depression

Working on (My) Fat Positivity

tw: talk of mental illness, body issues


Good morning all 🙂 I hope you had a marvellous weekend, and the beginning of the week hasn’t been too rough on you.

Today I wanted to write about something that seems to be a constant topic in my life, because of the online community I surround myself with: fat positivity. Note that I say fat positivity here and not body positivity, which I think to be a different beast entirely now.

Sometimes it feels like I’m dealing with very opposing sides of my brain in the way I approach life. I have the side of my brain that I see as the “actual me” and the side that I see as purely my mental illness. Distinguishing the two can be hard.
Some people choose to accept the mental illness side of them and amalgamate it into one version of themselves, and although to a certain extent I think that can be very positive, I frequently choose not to do this, because – in my own opinion – I see it as normalising abnormal behaviours I don’t like about myself that are a result of my mental illness.

The “actual me”, for the most part, is the me you see here on this blog. The “actual me” is opinionated, happy, weird, loves their body, loves themselves, loves the world, and is motivated to promote and use positive behaviours in their approach to life.
It’s the me that looks at a picture of themselves and says, “wow I look hot”, “look how great my makeup is”, “look at that cute belly roll”. It’s the me that wants to encourage other people to love themselves so wholly and entirely that they don’t feel the need to participate in the performative art that is “fitting in” to societal expectation, whether it be regarding clothing, makeup, weight, sexual or gender identification.

I don’t want to go into what the other side of my brain is like, simply because I don’t want to trigger anyone, if anything. But if you could imagine the very worst things you could say to someone, that’s what my own brain does/says to me on the daily.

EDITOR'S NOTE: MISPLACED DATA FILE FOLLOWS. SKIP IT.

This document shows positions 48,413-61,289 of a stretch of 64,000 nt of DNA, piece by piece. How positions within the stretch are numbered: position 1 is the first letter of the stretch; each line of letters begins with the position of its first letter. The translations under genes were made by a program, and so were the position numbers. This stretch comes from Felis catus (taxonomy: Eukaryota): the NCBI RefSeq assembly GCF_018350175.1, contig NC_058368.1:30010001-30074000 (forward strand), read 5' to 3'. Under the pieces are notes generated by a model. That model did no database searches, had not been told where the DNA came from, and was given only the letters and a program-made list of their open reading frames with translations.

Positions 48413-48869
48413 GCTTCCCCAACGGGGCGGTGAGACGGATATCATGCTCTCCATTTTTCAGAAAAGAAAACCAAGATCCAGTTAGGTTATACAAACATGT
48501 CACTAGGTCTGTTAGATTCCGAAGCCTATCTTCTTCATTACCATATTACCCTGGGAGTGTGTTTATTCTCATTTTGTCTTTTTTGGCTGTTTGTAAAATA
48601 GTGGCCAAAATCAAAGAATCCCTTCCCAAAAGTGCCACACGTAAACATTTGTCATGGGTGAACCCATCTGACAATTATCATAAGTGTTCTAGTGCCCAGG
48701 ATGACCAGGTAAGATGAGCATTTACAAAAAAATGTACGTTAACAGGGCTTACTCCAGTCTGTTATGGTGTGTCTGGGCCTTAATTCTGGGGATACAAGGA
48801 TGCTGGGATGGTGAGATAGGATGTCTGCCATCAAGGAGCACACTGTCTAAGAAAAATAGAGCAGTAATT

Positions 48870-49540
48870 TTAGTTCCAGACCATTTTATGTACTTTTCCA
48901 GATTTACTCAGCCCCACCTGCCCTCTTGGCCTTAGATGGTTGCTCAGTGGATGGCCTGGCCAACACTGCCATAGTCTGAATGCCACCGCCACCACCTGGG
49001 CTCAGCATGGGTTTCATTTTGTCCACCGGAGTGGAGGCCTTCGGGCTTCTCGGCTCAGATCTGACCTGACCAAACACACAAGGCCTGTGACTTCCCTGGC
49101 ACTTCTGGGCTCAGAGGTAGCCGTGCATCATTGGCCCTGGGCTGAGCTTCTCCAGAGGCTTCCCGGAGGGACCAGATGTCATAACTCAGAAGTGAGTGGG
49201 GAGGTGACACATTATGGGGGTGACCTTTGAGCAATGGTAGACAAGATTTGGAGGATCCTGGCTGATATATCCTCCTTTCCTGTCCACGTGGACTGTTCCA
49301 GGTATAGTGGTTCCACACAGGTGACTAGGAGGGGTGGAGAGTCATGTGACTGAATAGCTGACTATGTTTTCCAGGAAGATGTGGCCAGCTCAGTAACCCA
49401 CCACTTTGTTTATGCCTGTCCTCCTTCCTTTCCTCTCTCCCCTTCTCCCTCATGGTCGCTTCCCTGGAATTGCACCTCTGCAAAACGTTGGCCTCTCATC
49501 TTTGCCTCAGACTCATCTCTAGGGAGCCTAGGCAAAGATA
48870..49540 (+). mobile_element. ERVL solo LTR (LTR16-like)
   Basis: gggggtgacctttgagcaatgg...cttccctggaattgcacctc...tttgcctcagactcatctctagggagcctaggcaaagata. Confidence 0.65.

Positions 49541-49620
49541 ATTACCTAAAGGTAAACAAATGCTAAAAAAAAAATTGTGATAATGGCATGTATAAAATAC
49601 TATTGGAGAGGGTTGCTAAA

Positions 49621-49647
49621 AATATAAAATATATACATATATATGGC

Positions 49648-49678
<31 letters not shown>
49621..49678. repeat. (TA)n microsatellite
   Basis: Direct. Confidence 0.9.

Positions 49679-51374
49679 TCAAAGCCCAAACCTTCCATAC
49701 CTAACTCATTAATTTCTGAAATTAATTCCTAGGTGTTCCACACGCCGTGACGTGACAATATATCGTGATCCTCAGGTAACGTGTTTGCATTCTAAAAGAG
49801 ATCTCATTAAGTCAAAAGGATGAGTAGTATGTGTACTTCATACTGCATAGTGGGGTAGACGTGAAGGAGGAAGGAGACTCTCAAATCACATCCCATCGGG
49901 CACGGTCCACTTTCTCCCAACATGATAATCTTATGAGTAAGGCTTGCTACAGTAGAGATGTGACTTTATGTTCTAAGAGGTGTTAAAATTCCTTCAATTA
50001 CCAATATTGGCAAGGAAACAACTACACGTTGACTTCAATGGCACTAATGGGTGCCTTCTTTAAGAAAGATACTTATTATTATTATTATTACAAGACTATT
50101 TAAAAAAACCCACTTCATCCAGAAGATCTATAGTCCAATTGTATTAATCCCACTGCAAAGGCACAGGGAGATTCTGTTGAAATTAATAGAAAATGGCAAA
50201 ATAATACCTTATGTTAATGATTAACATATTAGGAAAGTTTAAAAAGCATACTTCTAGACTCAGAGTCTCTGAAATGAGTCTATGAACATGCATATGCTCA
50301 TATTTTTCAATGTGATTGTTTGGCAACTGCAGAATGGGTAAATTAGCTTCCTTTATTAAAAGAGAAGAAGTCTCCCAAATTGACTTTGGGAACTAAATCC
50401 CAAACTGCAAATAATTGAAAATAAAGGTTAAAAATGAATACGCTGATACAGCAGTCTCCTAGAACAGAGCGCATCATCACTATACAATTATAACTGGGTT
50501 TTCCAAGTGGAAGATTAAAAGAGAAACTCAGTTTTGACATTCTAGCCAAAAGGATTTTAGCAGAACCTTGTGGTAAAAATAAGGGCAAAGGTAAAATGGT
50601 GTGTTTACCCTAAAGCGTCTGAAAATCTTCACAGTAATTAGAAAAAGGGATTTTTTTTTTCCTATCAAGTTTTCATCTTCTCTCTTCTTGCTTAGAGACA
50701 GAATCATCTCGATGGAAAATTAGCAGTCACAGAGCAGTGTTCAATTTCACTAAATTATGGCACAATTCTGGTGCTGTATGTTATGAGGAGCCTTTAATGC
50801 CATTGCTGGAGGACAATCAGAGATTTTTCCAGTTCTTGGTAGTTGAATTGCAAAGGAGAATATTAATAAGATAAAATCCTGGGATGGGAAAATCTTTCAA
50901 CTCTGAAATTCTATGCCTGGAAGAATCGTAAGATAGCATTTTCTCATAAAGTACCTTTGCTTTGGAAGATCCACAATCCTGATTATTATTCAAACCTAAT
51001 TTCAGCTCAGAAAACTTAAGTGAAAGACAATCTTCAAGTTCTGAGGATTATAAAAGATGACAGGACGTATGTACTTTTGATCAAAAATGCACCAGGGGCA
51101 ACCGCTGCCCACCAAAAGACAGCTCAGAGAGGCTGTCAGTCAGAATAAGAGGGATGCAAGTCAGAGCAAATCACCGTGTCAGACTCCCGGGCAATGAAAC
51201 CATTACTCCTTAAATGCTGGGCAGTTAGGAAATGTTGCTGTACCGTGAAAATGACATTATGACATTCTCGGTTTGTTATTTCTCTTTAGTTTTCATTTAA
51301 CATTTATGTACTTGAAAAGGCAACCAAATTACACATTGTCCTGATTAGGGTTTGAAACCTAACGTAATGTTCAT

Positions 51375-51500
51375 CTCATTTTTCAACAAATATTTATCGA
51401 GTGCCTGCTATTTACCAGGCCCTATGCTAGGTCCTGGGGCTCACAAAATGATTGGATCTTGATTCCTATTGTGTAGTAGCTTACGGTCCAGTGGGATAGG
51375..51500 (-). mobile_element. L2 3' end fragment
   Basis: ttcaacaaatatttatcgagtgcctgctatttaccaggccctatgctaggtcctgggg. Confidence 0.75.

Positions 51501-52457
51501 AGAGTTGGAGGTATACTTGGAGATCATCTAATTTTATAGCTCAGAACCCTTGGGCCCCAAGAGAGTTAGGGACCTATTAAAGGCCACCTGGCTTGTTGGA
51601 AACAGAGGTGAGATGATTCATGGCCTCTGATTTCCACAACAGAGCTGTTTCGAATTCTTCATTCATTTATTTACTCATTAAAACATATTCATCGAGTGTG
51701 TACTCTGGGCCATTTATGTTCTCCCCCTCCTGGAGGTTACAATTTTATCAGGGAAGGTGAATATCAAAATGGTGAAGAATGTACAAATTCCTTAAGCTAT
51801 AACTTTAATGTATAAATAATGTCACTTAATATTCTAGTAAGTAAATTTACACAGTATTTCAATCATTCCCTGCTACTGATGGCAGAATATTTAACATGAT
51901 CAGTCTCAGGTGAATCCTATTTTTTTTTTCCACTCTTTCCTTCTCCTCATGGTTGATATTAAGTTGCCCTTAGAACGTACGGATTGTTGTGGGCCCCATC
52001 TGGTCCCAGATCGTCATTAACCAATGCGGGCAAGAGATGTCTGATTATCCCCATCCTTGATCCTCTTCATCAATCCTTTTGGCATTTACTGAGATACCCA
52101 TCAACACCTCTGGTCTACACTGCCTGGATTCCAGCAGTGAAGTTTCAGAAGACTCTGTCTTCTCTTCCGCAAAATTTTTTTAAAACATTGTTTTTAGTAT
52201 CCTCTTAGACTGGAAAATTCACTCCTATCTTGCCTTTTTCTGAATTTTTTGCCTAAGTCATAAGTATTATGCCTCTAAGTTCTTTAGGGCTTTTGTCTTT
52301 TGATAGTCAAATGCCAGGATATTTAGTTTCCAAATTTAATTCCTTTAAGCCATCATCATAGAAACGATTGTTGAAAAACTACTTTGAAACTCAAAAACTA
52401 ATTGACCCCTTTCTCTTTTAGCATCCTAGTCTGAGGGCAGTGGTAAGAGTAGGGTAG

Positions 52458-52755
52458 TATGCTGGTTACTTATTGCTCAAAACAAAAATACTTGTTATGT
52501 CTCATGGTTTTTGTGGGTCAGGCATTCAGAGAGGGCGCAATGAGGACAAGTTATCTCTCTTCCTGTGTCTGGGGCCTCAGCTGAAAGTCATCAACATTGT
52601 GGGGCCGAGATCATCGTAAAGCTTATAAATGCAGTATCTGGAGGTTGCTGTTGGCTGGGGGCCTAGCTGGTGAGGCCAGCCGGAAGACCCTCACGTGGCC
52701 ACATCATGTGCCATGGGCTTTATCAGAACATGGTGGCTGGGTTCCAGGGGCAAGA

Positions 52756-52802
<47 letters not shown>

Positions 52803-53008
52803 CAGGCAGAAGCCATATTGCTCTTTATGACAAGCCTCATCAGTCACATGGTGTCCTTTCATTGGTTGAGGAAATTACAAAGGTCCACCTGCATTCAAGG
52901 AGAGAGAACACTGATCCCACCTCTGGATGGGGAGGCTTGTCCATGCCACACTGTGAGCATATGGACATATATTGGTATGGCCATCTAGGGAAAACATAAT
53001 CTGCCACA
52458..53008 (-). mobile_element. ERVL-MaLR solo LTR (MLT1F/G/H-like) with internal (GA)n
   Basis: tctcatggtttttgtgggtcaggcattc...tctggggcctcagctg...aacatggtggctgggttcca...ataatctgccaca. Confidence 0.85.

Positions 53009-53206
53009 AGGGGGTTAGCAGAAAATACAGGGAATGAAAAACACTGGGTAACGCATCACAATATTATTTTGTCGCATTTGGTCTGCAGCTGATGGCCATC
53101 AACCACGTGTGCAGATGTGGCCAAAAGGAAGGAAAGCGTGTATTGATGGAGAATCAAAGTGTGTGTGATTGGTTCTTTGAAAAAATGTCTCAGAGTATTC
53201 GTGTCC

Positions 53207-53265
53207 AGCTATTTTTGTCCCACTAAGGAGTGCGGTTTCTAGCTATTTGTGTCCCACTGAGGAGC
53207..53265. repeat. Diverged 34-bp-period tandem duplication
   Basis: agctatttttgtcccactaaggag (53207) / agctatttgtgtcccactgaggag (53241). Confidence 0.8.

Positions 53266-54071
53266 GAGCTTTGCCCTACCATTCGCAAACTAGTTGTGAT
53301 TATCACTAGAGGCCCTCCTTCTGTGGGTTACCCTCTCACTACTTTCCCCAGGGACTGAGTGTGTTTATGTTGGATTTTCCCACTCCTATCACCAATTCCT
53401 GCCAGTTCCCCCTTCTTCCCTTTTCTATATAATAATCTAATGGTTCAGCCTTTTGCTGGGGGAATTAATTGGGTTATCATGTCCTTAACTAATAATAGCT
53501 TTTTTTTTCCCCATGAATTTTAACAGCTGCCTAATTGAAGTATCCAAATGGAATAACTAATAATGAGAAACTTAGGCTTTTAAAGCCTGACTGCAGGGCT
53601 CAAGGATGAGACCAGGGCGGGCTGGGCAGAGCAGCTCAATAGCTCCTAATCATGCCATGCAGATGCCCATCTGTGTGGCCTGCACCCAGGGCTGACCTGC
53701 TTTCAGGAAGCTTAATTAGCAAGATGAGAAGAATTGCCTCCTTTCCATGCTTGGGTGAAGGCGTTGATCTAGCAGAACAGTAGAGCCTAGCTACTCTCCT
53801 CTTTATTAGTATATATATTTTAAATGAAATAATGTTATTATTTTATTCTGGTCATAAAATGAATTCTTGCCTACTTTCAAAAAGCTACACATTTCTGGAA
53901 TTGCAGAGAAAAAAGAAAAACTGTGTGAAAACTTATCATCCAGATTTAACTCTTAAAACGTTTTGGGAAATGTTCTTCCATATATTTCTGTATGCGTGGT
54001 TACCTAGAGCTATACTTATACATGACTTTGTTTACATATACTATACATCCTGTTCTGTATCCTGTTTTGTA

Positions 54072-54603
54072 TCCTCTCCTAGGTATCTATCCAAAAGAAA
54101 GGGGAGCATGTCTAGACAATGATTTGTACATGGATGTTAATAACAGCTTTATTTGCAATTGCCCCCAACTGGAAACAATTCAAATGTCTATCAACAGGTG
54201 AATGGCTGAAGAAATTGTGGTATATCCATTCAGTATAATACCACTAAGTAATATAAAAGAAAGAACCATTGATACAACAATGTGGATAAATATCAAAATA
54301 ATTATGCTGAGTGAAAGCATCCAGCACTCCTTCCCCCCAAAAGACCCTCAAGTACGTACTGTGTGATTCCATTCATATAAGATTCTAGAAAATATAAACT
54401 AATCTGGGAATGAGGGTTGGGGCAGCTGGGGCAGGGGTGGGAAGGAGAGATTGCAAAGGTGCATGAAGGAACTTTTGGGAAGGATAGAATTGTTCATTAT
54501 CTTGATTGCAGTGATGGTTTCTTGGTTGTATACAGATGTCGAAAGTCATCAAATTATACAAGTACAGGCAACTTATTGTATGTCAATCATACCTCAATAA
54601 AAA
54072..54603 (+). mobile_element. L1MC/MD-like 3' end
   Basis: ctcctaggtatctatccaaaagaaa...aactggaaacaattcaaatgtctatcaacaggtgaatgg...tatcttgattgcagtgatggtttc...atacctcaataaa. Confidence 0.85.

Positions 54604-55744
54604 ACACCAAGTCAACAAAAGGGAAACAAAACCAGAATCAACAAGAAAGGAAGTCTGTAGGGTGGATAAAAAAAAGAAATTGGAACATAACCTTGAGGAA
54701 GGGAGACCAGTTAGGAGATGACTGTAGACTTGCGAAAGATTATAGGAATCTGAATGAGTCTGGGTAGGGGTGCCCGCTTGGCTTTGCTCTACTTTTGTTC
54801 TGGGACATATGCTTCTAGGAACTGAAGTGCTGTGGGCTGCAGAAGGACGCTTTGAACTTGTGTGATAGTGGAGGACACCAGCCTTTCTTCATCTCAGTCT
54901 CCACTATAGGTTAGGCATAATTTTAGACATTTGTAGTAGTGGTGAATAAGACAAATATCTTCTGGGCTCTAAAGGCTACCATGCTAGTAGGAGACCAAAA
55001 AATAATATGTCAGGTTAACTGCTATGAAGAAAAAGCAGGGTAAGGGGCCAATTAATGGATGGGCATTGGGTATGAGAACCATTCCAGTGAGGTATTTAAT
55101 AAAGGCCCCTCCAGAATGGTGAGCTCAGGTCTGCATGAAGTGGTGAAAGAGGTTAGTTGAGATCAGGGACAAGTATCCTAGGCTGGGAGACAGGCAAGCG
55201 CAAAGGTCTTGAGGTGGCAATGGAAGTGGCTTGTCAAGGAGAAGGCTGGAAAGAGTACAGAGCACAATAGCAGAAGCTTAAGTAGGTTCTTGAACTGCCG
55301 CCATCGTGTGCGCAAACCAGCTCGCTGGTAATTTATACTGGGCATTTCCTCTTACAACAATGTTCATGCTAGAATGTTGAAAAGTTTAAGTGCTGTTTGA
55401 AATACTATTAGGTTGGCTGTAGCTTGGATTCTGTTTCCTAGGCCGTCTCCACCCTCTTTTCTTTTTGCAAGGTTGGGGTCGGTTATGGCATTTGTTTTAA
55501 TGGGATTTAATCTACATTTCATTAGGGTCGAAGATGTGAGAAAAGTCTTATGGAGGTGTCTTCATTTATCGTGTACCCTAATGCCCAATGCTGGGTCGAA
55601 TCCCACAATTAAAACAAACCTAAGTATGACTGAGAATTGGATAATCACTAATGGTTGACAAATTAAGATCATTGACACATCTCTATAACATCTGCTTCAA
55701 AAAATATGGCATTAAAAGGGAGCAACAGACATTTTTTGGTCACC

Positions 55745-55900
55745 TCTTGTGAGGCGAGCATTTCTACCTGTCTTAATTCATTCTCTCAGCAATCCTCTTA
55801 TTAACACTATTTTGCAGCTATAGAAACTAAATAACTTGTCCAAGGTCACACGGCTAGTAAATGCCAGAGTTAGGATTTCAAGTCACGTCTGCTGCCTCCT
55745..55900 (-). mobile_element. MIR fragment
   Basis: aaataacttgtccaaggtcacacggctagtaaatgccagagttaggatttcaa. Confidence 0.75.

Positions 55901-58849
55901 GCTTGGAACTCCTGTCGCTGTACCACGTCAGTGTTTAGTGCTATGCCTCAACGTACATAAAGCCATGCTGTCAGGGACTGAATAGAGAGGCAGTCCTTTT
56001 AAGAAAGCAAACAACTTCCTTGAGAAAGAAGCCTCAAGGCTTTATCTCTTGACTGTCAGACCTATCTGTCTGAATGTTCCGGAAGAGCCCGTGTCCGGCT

(I’m obviously, not at all saying that people who don’t suffer with mental illness don’t suffer from insecurities, have bad days, days where they don’t like themselves or their bodies. All of that happens and all of that is valid too.)

The reason why I point this out is because it makes writing and promoting fat positivity hard, and I very often feel like a fraud. Because the “negative me” is the one I live with most often on the daily, I have to try really hard to push through and find the part of me that is authentic to be able to write, to be able to interact with people, to be able to look at myself in the same way I look at others online.
I’ve seen many people try to use this mentality to negate fat people’s existences before. To negate their own existences. I have seen people say, “well, you feel this way because you know it’s not right/normal”, “if you’re that unhappy, why don’t you do something about it?”
It’s very hard to try and explain to people that are in that mindset that I am not unhappy because I am fat. I am unhappy because I have depression, and yes, that infiltrates every part of my personality, including my fatness. My mental illness tries to blame my unhappiness on everything, and I mean everything, but itself. But I am not unhappy because I am fat. I am not unhappy because I am fat.

I went on a night out last month. I had had a hair crisis the night before, but I had kind of rectified it, was liking the new hair colour, was feeling alright.

IMG_3366 kkkkk copy

When I tell you that I had spent hours looking at outfits that day, I mean it. Literal hours. Just to find something, just to find one thing that I liked the look of on me. Those days happen to the best of us. So it goes.
I had this sheer top I bought from Asos last year, but I hadn’t worn it because the sleeves were a little too tight, and I didn’t really like how it looked with a vest under it. I chopped the sleeves off (because why not?) and tried it on by itself and loved it. My partners breathed a collective sigh of relief at the fact that I had settled on something, and I was feeling good.

IMG_3337 kkkk copy

But after getting ready, after that smile you see above, after feeling happy and excited to go out with my husband, my daughter got ill, and I was having to go out alone. That’s when the anxiety kicked in.